5. 5. 1 1 ωm (p.u.) ωm (p.u.) 0.5 0.5 0 0 -0.5 -0.5 0 1 2 3 4 0 1 2 3 4 2 2 θm − θm (deg.) iAd , isd (p.u.) iAq , isq (p.u.) θm − θm (deg.) iAd , ˆsd (p.u.) iAq , ˆsq (p.u.) 0 0 i -2 -2 0 1 2 3 4 0 1 2 3 4 0.5 0.5 0 0 i -0.5 -0.5 0 1 2 3 4 0 1 2 3 4 20 PSfrag replacements 20 0 0 ˆ ˆ -20 -20 0 1 2 3 4 0 1 2 3 4 t (s) t (s) Fig. 6. Simulation results showing a sequence with speed and load changes. Fig. 8. Experimental results showing a sequence with speed and load changes. The first subplot shows the speed reference (dashed), the actual rotor speed The first subplot shows the speed reference (dashed), the actual rotor speed (solid), and its estimate (dotted). The second subplot shows the q components (solid), and its estimate (dotted). The second subplot shows the q components of the stator (solid) and inverter (dashed) currents. The third subplot shows of the estimated stator current (solid) and actual inverter current (dashed). The the d components of the stator (solid) and inverter (dashed) currents. The third subplot shows the d components of the estimated stator current (solid)replacements fourth subplot shows the estimation error of the rotor position in electrical and actual inverter current (dashed). The fourth subplot shows the estimation degrees. error of the rotor position in electrical degrees. Freq. LC filter PM Freq. converter PMSM servo converter Speed for 0.5 ωm (p.u.) monitoring 0 -0.5 0 1 2 3 4 5 1.5 θm − θm (deg.) iAd , ˆsd (p.u.) iAq , ˆsq (p.u.) PC with dSPACE DS1103 board Fig. 7. Experimental setup. The permanent magnet (PM) servo motor is used 0 i as the loading machine. -1.5 0 1 2 3 4 5 0.5 Fig. 10. The stator voltage and current are close to sinusoidal. 0 Fig. 11 shows experimental speed-torque curves as the i speed reference is kept constant and the load torque is -0.5 slowly changed from rated torque to negative rated torque. 0 1 2 3 4 5 20 The duration of each torque reversal was 60 seconds. The figure illustrates the operation range of the drive. The control 0 ˆ works fine at high speeds. At low speeds, the inverter output -20 voltage is close to zero and the nonidealities of the inverter 0 1 2 3 4 5 deteriorate the performance. When the speed is 0.025 p.u. (2 t (s) Hz), operation in the regeneration mode is not possible, but the drive withstands loads up to the rated torque in the motoring Fig. 9. Experimental results showing a sequence with speed and load changes. The explanations of the curves are as in Fig. 8. mode. VII. C ONCLUSION Nested control loops and an adaptive full-order observer can be used for the sensorless vector control of a PMSM drive Linearization analysis is a suitable method for designing an equipped with an LC filter at the inverter output. Only the observer gain for the system. Simulation and experimental inverter output current and the dc-link voltage need to be mea- results show that the performance of the proposed control sured. Hence, it is possible to add a filter to an existing drive method is good, comparable to that of the drive without the without any hardware modifications in the frequency converter. filter. 1063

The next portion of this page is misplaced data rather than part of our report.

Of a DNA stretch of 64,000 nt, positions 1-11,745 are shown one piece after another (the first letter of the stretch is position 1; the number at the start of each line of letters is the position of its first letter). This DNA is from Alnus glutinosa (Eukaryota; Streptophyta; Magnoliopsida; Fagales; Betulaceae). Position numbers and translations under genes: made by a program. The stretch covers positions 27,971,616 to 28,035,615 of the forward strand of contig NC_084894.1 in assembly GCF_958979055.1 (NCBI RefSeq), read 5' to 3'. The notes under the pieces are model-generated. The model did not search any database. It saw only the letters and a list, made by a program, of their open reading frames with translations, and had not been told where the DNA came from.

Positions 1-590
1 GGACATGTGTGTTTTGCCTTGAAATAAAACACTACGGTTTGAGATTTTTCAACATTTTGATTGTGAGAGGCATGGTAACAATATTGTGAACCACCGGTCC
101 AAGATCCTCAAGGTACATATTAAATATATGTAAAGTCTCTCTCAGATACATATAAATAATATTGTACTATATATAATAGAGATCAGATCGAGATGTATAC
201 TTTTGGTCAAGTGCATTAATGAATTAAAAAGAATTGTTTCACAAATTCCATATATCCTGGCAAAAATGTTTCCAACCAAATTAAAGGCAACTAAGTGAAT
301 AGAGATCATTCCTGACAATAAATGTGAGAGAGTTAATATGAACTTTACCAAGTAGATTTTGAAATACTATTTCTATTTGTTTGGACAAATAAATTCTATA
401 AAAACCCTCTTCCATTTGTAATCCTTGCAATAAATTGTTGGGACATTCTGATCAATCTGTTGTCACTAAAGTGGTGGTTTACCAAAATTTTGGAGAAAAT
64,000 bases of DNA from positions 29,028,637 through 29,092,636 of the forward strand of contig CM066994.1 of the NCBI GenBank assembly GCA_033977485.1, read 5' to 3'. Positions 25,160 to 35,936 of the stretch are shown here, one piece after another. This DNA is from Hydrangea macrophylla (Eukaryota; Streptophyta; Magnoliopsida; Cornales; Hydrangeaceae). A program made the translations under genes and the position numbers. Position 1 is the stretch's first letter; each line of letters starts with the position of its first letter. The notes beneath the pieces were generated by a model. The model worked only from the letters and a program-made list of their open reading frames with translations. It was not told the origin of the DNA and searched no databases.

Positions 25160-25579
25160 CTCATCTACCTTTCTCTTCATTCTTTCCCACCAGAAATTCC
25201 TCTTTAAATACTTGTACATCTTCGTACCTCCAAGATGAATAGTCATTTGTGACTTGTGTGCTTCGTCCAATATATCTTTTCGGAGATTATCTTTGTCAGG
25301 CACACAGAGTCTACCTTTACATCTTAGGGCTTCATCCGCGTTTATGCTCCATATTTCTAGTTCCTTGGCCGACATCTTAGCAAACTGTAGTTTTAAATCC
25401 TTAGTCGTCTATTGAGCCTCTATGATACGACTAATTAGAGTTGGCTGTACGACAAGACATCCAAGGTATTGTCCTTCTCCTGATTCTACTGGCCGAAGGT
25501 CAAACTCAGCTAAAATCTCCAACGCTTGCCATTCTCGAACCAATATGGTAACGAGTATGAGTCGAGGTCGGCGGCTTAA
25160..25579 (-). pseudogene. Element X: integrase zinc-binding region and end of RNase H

6. 6. 2 [3] Y. Sozer, D. A. Torrey, and S. Reva, “New inverter output filter topology for PWM motor drives,” IEEE Trans. Power Electron., vol. 15, no. 6, Voltage (p.u.) 1 pp. 1007–1017, Nov. 2000. 0 [4] M. Carpita, D. Colombo, A. Monti, and A. Fradilli, “Power converter filtering techniques design for very high speed drive systems,” in Proc. -1 EPE’01, Graz, Austria, Aug. 2001. [5] T. D. Batzel and K. Y. Lee, “Electric propulsion with sensorless per- -2 manent magnet synchronous motor: implementation and performance,” 2 2.02 2.04 2.06 2.08 2.1 IEEE Trans. Energy Conversion, vol. 20, no. 3, pp. 575–583, Sep. 2005. 1.5 [6] J.-D. Park, C. Khalizadeh, and H. Hofmann, “Design and control of high-speed solid-rotor synchronous reluctance drive with three-phase LC Current (p.u.) 0.75 filter,” in Conf. Rec. IEEE-IAS Annu. Meeting, Hong Kong, China, Oct. 2005, pp. 715–722. 0 [7] W. 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